The American League Championship Series rolls on Saturday afternoon from Progressive Field with the Cleveland Indians holding a 1-0 series lead over the Toronto Blue Jays following their 2-0 victory in Game 1. 

Outstanding pitching from Corey Kluber, Andrew Miller and Cody Allen kept Toronto’s offense at bay, while Francisco Lindor’s two-run homer off Blue Jays starter Marco Estrada provided the difference for the Tribe. 

Saturday’s second game of the series took a unique turn on Friday when the Indians announced that Josh Tomlin would be moved up to start in place of Trevor Bauer, who suffered a cut on his pinky finger that required stitches. 

The Blue Jays will counter with left-hander J.A. Happ before this series heads back to Toronto starting next week. 


Key Matchup for Toronto: Homers vs. Tomlin

The Blue Jays were likely kicking themselves after Game 1 for wasting early opportunities against Kluber. They had two runners on base in each of the first three innings but couldn’t take advantage and went 0-for-5 with runners in scoring position. 

There is good news for the Blue Jays against Tomlin. Cleveland’s starter allowed the third-most home runs in Major League Baseball during the regular season (36 in 174 innings), per

According to Joe Sheehan, Tomlin will be doing something that hasn’t been done since 2004:

For the record, the 2004 pitcher was Bartolo Colon with the Los Angeles Angels. He pitched fairly well against the Boston Red Sox, allowing three runs on seven hits in six innings.

Cleveland will be hoping for a similar effort from Tomlin, who was terrific against the Red Sox in the division series with two runs allowed in five innings.

The Blue Jays have a potent lineup, but they are at their best when home runs are a factor. In their three-game division series sweep against Texas, the Blue Jays hit 10 home runs. 

Following Tomlin’s Game 3 win against Boston, Jonah Keri of CBS Sports wrote about the right-hander’s formula for success without overpowering stuff:

He relies on guile and pinpoint control to survive in a world of terrifying fireballers. Given how severely the numbers tilt in a hitter’s favor when he gets ahead, every pitcher has a strong incentive to get ahead in the count early. For Tomlin, the prospect of slinging an 87-mph fastball to a hulking slugger on a 2-0 count practically begs him to throw first-pitch strikes.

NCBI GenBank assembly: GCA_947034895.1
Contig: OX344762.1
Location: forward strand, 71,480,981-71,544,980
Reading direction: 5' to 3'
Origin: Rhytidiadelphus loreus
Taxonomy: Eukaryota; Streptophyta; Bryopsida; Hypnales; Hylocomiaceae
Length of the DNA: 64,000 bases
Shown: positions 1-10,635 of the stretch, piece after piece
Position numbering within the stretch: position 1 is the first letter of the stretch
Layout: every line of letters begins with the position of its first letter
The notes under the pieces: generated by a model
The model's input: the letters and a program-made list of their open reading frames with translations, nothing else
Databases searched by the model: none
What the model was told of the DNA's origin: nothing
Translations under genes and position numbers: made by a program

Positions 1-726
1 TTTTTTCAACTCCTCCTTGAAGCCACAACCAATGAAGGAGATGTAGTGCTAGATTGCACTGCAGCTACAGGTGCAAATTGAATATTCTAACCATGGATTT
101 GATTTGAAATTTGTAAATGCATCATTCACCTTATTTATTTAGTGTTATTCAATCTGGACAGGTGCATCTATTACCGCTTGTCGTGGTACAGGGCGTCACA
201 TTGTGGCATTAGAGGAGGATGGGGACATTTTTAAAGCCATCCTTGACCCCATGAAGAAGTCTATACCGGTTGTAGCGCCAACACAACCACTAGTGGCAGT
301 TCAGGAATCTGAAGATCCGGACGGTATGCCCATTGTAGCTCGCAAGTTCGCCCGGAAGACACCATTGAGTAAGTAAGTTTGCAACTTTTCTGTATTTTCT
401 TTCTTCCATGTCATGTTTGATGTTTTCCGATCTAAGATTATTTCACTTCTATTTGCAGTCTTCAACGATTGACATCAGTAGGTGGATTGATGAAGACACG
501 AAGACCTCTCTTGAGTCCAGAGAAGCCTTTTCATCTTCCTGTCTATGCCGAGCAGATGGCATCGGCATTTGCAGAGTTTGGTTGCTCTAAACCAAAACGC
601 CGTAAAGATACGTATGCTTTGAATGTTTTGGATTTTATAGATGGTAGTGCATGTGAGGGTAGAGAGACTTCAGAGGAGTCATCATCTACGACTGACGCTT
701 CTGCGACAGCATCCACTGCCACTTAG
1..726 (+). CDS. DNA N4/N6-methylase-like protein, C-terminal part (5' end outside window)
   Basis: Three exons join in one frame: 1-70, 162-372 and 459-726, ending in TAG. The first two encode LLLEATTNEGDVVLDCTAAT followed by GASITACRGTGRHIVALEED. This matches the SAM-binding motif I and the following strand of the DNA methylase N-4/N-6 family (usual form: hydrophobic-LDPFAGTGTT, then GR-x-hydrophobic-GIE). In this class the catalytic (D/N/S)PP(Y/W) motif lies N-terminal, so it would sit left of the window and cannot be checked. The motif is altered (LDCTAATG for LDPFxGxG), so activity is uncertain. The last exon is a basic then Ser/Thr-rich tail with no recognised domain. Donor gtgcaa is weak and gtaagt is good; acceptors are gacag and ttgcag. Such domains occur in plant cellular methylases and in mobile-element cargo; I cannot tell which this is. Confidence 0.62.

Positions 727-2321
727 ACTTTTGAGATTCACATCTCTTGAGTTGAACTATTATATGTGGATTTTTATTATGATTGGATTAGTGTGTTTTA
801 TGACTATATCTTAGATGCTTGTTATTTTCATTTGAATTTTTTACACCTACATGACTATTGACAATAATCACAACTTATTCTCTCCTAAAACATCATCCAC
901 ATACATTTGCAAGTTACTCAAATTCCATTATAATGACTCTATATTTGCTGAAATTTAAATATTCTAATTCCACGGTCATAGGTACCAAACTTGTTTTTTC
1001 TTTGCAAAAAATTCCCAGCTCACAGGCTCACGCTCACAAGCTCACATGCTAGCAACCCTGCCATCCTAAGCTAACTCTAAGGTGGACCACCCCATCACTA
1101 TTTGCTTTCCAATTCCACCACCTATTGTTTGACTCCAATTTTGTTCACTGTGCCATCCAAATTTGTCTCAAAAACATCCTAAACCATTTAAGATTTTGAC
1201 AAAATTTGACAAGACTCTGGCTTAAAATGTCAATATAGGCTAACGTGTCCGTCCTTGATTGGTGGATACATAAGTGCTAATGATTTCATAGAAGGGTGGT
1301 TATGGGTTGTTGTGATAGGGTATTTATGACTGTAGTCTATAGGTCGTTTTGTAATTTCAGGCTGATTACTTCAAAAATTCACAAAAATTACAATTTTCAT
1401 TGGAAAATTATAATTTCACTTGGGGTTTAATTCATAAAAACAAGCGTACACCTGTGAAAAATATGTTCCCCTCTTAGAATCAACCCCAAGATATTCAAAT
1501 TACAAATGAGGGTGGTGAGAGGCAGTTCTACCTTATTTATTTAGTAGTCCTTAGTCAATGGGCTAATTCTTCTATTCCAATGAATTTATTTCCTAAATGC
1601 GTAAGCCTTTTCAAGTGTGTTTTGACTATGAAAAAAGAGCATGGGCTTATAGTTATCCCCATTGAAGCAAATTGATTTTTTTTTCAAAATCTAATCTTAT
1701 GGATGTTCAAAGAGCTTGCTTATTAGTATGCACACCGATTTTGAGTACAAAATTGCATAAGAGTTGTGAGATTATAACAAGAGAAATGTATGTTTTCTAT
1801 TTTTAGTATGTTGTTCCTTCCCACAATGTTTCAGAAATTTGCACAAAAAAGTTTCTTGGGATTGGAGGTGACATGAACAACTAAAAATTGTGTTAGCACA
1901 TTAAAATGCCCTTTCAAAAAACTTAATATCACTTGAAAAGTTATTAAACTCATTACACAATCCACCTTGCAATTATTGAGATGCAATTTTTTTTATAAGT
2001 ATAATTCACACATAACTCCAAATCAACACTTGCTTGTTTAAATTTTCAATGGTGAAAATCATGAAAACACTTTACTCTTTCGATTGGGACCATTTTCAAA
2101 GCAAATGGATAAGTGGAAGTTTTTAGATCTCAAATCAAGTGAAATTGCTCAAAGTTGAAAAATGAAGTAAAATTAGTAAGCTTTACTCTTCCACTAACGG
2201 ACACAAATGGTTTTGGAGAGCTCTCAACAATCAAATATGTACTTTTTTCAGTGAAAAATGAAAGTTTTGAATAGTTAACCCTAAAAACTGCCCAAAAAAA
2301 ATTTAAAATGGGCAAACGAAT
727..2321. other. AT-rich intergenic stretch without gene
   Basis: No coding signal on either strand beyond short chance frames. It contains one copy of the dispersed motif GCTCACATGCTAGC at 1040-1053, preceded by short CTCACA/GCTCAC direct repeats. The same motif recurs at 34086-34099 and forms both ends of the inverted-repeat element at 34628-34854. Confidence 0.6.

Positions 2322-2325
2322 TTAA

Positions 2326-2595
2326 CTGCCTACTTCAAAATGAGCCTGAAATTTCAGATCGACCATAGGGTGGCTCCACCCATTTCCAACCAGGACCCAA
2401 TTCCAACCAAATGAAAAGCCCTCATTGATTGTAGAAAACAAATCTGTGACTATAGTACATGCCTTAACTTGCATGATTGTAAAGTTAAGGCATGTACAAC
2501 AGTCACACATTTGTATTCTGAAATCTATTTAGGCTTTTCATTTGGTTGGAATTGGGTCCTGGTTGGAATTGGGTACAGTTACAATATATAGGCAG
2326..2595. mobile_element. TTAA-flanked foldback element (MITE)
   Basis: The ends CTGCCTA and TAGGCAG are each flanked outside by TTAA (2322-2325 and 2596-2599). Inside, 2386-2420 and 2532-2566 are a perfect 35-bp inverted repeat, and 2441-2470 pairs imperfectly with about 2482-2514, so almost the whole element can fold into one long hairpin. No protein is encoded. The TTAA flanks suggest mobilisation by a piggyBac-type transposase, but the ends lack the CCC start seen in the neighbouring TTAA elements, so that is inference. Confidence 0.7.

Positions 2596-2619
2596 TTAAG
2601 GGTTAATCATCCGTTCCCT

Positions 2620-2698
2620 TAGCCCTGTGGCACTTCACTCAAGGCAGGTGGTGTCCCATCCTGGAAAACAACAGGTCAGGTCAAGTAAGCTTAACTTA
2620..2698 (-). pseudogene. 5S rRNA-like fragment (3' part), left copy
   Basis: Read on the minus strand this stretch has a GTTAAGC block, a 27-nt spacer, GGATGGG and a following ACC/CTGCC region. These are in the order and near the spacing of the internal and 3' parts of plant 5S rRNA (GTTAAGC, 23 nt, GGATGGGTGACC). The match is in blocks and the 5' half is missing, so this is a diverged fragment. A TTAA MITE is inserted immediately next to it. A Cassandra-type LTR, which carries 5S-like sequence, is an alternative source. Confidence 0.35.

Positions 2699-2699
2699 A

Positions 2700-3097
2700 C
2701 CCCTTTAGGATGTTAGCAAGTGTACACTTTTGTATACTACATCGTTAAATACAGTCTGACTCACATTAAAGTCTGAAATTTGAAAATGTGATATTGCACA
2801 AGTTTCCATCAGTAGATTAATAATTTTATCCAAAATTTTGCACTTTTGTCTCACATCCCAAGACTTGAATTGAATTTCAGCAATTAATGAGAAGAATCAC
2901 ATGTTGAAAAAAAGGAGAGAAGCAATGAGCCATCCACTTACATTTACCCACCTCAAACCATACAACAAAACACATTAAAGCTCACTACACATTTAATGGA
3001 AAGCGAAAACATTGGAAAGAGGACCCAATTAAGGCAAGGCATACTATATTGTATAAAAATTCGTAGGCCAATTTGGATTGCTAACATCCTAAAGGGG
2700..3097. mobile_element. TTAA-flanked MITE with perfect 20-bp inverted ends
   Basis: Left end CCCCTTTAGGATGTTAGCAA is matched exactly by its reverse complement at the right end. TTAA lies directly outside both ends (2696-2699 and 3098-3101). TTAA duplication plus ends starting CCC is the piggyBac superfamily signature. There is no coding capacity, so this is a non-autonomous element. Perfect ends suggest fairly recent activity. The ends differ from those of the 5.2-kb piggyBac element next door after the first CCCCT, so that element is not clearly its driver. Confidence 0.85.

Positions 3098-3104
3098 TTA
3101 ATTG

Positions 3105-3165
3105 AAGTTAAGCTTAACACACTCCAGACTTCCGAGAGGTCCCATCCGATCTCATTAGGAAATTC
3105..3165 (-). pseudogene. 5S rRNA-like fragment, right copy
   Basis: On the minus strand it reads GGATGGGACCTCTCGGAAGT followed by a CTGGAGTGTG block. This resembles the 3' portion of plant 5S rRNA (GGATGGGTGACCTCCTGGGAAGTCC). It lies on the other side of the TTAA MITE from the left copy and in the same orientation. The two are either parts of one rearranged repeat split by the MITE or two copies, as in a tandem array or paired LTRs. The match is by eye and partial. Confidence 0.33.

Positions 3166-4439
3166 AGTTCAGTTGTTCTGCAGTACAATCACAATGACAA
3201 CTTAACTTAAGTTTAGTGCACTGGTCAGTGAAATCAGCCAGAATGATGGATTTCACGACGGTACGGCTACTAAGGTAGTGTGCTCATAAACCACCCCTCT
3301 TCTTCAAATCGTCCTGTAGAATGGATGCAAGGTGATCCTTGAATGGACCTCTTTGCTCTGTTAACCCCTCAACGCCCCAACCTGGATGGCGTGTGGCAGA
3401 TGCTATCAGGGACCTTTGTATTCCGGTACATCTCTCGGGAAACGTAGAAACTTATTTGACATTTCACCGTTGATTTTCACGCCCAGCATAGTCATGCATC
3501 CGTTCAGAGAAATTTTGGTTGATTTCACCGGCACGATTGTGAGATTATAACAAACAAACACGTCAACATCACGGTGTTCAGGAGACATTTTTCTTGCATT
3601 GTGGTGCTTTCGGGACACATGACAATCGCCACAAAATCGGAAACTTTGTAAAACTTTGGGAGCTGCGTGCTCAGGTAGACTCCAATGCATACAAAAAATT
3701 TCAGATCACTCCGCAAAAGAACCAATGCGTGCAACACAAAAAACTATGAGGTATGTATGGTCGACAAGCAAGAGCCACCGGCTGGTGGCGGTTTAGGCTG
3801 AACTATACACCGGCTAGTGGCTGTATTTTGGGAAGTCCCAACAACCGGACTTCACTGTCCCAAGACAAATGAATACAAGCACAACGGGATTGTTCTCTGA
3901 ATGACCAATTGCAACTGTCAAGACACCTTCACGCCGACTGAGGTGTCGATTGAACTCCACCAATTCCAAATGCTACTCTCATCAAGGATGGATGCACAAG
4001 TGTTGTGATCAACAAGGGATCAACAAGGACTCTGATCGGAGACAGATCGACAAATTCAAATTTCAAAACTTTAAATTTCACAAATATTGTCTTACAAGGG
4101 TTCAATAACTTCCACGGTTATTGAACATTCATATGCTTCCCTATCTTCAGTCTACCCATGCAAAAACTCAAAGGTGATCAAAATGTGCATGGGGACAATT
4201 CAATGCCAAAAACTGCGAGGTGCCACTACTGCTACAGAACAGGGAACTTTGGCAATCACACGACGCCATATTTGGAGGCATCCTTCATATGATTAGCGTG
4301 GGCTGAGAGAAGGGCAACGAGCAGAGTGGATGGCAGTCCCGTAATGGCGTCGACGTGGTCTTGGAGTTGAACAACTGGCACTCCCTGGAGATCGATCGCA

Tomlin’s best asset is, as Keri noted, control. He had the second-best strikeout-to-walk ratio in baseball this year (5.9) among qualified starters because he doesn’t walk hitters. 

The Blue Jays will put the ball in play often against Tomlin. Their key to success will be hitting it over the fence as they did so often against the Rangers. 


Key Matchup for Cleveland: Speed on Bases

The Indians didn’t have many chances to take advantage of their speed in Game 1, because Estrada limited them to seven baserunners in eight innings.

Lindor’s homer allowed them to ease off the throttle late in Game 1, but they won’t have that luxury on Saturday, since the Blue Jays figure to score at least a few runs against Tomlin. 

While Cleveland’s lineup is capable of playing long ball—Carlos Santana and Mike Napoli tied for the team lead with 34 homers—their best asset is using their speed and instincts to take extra bases in an effort to keep pressure on the opposing pitcher. 

The Indians were one of the best teams in baseball at stealing bases during the regular season, racking up 134 steals with an 81.21 percent success rate. 

Per August Fagerstrom of FanGraphs, Cleveland’s success on the bases extends far beyond just being able to steal them:

We host a stat here on FanGraphs called Ultimate Base Running (UBR), which filters out stolen-base attempts and focuses just on a player’s ability and efficiency in taking the extra base on hits and tagging up on fly balls. As a team, the Indians rank second in baseball in this measure, behind only the historic Padres. On an individual level, Jose Ramirez was baseball’s best baserunnerRajai Davis ranked seventh, among 268 batters with at least 300 plate appearances.

Fagerstrom also noted the Indians finished second in baseball by successfully taking the extra base on a hit 45 percent of the time and led baseball by scoring 129 runs from second on a single in 184 attempts. 

In a separate article for FanGraphs, Fagerstrom noted how poor Toronto pitchers have been this season at preventing stolen bases with opposing teams succeeding 37 times in 42 combined attempts against Estrada, Happ, Aaron Sanchez and Roberto Osuna

Happ, who will be on the mound Saturday, only had one caught stealing in eight attempts during the regular season. 

Russell Martin can only do so much, and he was awful throwing out baserunners this season, going 11-of-72 in that category for a 15 percent success rate

Cleveland hit well against left-handed pitching during the regular season, posting a collective .748 OPS, per Davis will be in the starting lineup against a left-handed starter, as he was throughout the regular season, making him an integral piece if he can find a way on base. 

The Indians want to play a similar style to what the Royals did when they won the World Series last year. They can hit homers if necessary, but putting the ball in play and forcing the defense to throw them out is when they are at their best. 

Getting guys on base makes the Indians more lethal because of how well they run the bases as a collective whole. 

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